The battle opened up for the crossroads at Quatre Bras with the French aligned parallel to the stream south of town. British opened the ball with an attack on the right flank, with the French assaulting the center of the line, with their heavy artillery firing on a unit of British light cavalry. The artillery fire did no damage other than to shake the troops however, the bravery of the British commander in the face of the enemy guns kept his troops steady.
On the right flank a British line infantry opened fire against the heavy French guns and the gunners, though supported, retreated. The French decided they should rethink their strategy and ordered an assault on the left of the British Lines. The British responded with a slight skirmish along the center of the line. The French troops crossed the stream and fired at the British line infantry but missed with every shot.
The French staff sent coordinated orders to all their commanders to press the entire line, though along the left flank their light artillery retired from the stream bank. Along the British left the infantry poured fire into the French line, causing the French two casualties. The French returned fire and also the result. Again the English fired and another French unit was inflicted. The French responded moving forward and firing into the British line causing one English unit to leave the field. The English then saw Napoleon Bonaparte himself join his light cavalry along the hills south of town.
As the half hour passed the British found themselves short of supply on their left and an entire unit of infantry retired to resupply, though still engaged with the enemy. The British probed on the right flank and attacked the French light cavalry hitting them with a light fire.
The French chose to rally their forces on the right, recovering slightly from one of the English blows to their morale. The British, trying to press the issue, ordered a Grand Cavalry charge. Charging the French Heavy Artillery while it was unloaded and causing a hit and the guns to retire.
The French attacked on their left, and the British attacked on their right. The French managed to eliminate one of the British units during the collision, while the British caused minor casualties to the French line.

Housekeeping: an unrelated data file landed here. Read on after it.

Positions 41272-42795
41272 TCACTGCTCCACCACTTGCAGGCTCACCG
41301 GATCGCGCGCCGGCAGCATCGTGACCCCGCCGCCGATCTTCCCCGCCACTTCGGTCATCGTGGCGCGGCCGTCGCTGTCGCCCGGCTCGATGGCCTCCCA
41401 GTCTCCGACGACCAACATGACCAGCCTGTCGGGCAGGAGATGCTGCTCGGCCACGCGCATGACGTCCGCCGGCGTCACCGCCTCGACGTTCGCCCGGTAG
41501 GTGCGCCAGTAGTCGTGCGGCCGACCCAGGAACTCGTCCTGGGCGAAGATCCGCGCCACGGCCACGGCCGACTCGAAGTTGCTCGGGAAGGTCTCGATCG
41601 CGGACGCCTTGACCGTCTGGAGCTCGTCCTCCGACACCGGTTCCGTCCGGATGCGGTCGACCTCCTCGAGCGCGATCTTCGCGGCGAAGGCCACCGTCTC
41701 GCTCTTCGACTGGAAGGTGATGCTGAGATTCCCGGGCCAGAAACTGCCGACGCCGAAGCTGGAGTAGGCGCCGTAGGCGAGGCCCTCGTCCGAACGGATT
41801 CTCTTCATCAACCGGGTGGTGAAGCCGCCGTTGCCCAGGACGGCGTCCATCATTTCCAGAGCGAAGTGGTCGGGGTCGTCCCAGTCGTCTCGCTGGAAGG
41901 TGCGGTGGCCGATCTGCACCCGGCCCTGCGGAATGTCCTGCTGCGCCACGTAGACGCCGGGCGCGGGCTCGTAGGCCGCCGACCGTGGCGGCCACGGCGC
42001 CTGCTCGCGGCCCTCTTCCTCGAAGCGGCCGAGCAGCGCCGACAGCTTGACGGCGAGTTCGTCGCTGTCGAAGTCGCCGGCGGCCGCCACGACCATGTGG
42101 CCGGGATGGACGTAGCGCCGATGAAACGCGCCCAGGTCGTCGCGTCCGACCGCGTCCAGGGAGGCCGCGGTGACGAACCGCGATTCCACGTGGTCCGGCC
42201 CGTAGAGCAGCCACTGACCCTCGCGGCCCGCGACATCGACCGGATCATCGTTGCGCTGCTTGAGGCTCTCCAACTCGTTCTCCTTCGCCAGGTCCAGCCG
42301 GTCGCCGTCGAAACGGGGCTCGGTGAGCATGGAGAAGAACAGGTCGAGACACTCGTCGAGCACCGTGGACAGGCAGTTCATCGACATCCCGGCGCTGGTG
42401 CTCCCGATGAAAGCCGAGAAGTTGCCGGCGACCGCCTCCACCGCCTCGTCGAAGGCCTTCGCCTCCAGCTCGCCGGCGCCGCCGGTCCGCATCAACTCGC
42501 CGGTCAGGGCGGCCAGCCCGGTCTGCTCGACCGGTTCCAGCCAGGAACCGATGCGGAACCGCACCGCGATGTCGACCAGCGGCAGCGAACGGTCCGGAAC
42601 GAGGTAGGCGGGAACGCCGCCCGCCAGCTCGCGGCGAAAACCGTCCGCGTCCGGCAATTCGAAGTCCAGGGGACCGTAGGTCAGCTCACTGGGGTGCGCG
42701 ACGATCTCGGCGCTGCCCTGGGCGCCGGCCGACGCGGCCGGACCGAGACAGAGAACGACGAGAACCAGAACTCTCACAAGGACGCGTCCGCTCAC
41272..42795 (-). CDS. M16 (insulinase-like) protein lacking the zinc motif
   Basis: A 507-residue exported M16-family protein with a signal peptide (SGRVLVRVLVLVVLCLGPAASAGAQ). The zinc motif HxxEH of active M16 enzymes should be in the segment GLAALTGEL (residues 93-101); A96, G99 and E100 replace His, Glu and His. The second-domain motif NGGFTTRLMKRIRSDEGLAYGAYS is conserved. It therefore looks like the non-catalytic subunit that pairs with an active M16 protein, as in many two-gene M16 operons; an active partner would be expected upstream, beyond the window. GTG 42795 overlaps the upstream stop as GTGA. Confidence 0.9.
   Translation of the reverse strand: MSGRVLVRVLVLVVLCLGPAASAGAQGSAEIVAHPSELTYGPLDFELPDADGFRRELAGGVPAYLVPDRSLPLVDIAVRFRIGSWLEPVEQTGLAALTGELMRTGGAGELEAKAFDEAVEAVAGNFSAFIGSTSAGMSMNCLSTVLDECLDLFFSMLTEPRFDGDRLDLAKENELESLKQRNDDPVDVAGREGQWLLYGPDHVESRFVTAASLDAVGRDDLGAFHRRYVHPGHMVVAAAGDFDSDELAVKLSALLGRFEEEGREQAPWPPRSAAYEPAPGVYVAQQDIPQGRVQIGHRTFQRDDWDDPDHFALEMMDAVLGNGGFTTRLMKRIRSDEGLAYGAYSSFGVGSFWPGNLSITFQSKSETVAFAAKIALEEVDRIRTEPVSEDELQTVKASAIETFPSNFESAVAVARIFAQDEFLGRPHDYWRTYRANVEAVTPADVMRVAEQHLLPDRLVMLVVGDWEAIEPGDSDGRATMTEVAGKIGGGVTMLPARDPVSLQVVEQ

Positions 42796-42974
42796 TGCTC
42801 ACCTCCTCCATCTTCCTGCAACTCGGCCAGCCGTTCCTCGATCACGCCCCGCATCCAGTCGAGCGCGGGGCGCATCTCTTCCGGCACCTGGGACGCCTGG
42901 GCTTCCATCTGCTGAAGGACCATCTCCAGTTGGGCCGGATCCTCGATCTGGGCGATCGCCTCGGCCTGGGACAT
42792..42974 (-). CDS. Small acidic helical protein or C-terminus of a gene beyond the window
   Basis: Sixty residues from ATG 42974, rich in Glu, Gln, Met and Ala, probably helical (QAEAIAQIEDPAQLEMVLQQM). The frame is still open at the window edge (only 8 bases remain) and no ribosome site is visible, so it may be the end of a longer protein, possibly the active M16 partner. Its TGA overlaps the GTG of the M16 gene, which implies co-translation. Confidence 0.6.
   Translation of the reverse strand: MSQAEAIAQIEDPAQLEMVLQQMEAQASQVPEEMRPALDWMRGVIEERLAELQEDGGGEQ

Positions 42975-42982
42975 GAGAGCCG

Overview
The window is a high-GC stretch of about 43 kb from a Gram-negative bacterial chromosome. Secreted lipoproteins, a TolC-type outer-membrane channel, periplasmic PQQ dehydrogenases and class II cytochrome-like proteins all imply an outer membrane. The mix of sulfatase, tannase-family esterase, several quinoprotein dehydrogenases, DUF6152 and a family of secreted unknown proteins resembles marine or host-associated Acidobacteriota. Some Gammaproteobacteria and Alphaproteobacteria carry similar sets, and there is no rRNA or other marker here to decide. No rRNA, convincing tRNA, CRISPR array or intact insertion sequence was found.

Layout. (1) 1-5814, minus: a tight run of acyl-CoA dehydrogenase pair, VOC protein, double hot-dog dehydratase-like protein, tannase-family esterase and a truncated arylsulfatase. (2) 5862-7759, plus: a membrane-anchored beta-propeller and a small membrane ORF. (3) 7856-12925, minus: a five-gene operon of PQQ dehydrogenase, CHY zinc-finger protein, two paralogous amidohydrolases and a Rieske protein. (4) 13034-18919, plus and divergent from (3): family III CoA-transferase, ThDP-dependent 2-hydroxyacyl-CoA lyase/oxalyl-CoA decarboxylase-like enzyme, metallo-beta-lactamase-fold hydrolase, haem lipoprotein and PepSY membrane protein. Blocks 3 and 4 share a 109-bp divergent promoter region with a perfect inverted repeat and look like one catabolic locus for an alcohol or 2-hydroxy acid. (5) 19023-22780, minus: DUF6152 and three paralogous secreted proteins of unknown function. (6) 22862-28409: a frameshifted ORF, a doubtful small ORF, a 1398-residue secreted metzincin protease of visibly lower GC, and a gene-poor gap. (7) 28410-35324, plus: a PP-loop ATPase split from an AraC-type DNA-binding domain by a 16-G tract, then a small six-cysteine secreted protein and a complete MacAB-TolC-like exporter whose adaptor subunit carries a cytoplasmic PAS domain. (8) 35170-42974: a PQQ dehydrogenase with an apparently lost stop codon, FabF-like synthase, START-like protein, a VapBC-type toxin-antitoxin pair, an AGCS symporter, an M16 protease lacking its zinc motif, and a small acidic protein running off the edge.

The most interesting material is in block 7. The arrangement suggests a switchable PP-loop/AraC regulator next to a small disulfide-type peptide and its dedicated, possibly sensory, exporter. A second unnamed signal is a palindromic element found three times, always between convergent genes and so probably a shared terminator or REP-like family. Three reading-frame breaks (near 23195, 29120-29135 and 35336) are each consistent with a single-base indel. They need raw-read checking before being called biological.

As the second hour began the French attacked the center of the line while the British attempted to probe the right flank. The French artillery struck a blow against the Elite infantry units of the British infantry. The French light cavalry and Napoleon unsuccessfully attempted to dislodge the British light cavalry from the bridge to their front.
The French responded with a grand cavalry charge hitting the flank of a British infantry unit on their left and causing damage to a second unit in the same sector. However, Napoleon and the light cavalry could still not remove the enemy from the bridge. The British used their time to probe the center of the line striking a light blow against the French light cavalry, which accompanied Napoleon.
The French responded with an artillery bombardment, but were answered by an English bombardment. In the dual of the guns, the British came out ahead as the little corporal’s guns could not create enough damage against the English guns against them. When the smoke cleared the French had lost a light artillery battery.
The French ordered a probe on their weak right flank, but the units retreated from their current position, attempting to put distance between them and the British. The British skirmished along the right flank and caused quite a bit of damage to the French ranks.
The British center ordered their troops to fire and hold, which proved to be an excellent command by Lord Wellington. Placing devastating fire upon the French lines. The French cavalry probed on the left discovering the flank of an infantry and eliminating it from the battlefield. The rest of the second hours was predominately uneventful.
The third hour saw the French ordering an attack along their left and the British attacking in the center. The British served the most damage at that time eliminating a French Light artillery position, and hitting the French cavalry (both light and heavy) with heavy fire.
The British attempted to use the momentum to rally their troops in the center but failed. The French responded with a heavy skirmish on the left, which caused quite a bit of damage to the British right.
The two armies then focused on the center of their lines and both focusing on the opponents cavalry, though when the dust cleared the British had the upper hand against the speed of Napoleon’s army.
The French were running low on supply and one unit broke from the left flank retired to be re-outfitted. Though along the left Napoleon had ordered more skirmishing, to draw fire from his center. The light cavalry hit the flanks of the British infantry which it had been engaged with during the day and eliminated the foe.
When the third hour closed, Wellington had held the crossroads and dealt a devastating blow to the French Emperor. Napoleon had lost much of his cavalry, all of his artillery and two infantry units. Wellington would press the advantage he had gained and the tables quickly turned on the little corporal.